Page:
The number of drunken and violent airline passengers is on the rise, prompting the aviation regulator to call for more prosecutions.
The Civil Aviation Authority revealed that there had been more than 200 incidents about disruptive passengers reported by UK between January and July 16 – before the start of the busy summer flying season.
The latest figures mirror previous years, which have seen more than 400 incidents reported for each full year, many involving acts of violent and intimidating behaviour.
The CAA is calling on airlines and enforcement agencies to make better use of laws already in place.
The regulator will work closely with the industry and government to bring prosecutions against disruptive passengers.
CAA director Richard Stephenson said: “Everyone wants their holiday flights to be enjoyable and trouble-free.
“Drunken and abusive behaviour on an aeroplane is totally unacceptable. Not only does it upset everyone else, but it can also jeopardise flight safety.
“Criminal charges should be brought against offenders more often to act as a deterrent – passengers need to know they will face the full weight of the law should they be found guilty of disorderly behaviour.”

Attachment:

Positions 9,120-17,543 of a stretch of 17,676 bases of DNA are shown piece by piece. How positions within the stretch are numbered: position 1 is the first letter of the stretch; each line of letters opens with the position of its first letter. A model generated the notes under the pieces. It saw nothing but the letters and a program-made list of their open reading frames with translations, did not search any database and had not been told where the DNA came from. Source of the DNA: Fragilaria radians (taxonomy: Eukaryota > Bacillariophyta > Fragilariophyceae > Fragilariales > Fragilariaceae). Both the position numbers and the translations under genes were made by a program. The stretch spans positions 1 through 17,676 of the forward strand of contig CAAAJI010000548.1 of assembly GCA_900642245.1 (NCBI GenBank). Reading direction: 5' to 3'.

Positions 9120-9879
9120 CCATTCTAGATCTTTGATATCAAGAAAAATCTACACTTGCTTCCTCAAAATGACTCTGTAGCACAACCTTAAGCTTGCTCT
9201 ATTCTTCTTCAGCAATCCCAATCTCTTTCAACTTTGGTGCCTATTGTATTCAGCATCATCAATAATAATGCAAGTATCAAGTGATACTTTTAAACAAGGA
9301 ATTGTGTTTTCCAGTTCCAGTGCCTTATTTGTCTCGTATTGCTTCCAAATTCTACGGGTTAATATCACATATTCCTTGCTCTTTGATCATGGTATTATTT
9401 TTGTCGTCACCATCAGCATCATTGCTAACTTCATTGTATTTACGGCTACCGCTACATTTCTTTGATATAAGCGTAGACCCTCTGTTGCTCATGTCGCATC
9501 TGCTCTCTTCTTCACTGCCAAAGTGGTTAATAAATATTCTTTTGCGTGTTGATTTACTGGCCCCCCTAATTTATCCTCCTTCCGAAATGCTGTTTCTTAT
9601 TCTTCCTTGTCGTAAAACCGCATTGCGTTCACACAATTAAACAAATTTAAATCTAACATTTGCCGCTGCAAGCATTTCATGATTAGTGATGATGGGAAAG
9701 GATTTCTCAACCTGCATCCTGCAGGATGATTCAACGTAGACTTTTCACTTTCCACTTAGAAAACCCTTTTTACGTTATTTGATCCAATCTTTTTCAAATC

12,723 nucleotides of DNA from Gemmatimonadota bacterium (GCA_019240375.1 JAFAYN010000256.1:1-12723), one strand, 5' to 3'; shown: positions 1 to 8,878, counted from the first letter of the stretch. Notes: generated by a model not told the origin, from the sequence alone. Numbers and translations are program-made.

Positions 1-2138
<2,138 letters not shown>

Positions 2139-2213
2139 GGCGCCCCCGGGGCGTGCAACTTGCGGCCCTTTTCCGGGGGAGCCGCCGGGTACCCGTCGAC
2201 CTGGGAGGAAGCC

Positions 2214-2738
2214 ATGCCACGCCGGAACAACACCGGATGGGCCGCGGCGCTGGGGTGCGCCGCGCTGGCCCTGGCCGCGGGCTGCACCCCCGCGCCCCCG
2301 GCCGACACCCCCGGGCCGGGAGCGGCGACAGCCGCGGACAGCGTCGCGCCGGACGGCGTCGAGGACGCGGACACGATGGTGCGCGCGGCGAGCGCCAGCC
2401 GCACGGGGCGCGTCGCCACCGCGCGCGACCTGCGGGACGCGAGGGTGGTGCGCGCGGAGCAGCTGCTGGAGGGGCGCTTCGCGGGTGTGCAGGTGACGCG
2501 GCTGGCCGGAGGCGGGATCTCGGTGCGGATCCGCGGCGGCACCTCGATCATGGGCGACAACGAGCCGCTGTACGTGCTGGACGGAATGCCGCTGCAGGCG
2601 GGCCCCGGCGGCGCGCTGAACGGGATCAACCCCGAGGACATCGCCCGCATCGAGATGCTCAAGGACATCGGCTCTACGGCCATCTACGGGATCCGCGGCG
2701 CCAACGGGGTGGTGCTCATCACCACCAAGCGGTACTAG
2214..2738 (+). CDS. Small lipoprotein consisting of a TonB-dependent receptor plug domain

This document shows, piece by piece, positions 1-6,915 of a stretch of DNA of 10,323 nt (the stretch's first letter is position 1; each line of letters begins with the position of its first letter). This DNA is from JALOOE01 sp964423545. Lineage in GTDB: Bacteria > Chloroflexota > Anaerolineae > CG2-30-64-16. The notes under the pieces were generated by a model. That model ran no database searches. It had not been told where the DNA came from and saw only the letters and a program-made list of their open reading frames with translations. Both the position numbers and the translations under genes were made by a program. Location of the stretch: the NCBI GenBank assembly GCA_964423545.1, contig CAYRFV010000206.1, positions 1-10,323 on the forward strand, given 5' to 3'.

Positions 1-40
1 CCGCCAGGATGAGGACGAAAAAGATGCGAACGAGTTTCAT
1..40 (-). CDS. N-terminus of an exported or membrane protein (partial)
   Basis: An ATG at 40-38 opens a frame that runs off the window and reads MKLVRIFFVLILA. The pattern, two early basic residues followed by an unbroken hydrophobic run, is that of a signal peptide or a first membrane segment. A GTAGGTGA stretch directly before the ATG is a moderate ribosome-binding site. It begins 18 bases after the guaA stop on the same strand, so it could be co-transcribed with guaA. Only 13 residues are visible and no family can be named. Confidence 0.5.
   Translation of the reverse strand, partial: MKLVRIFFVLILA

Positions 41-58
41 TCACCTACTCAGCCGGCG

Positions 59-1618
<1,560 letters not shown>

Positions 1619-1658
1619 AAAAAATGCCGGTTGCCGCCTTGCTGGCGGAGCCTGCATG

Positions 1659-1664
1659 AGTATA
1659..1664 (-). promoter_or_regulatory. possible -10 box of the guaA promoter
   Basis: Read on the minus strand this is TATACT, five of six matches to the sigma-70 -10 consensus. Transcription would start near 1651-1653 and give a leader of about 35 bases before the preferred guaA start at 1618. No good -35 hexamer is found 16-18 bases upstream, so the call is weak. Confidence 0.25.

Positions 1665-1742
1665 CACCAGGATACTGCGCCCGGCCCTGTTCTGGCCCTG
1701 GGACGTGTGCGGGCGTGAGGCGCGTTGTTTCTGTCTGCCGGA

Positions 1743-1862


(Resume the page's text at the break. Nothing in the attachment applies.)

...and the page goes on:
Offenders can be jailed for up to five years for endangering the safety of an aircraft. They can also be charged with specific offences of being drunk on board an aircraft and for acting in a disruptive manner.
Smoking and failing to obey the commands of the captain are also against the law and can be punished by a fine or imprisonment.
The latest figures show 1,472 reported incidents between 2013 and July this year and come as a poll out today showed that two thirds of people have encountered drunken airline passengers (see separate story).
Tim Alderslade, chief executive of industry association Airlines UK, said: “Although incidents of disruptive behaviour are rare, where they do happen the consequences can be serious. As these stats demonstrate, the problem has increased substantially over the past five years.
“We’ve been working closely with government and the CAA, as well as other industry stakeholders, to tackle this problem, however this worrying trend of increased incidents shows that more can be done.
“As airline data shows around half of cases involve alcohol, airlines believe that the current exemption for airports from the Licensing Act should be removed so whilst passengers can still enjoy a drink to start their holiday, airport outlets would be subject to the same licensing requirements as bars, pubs and other outlets selling alcohol in towns and cities across the country, as well as landside at airports.”
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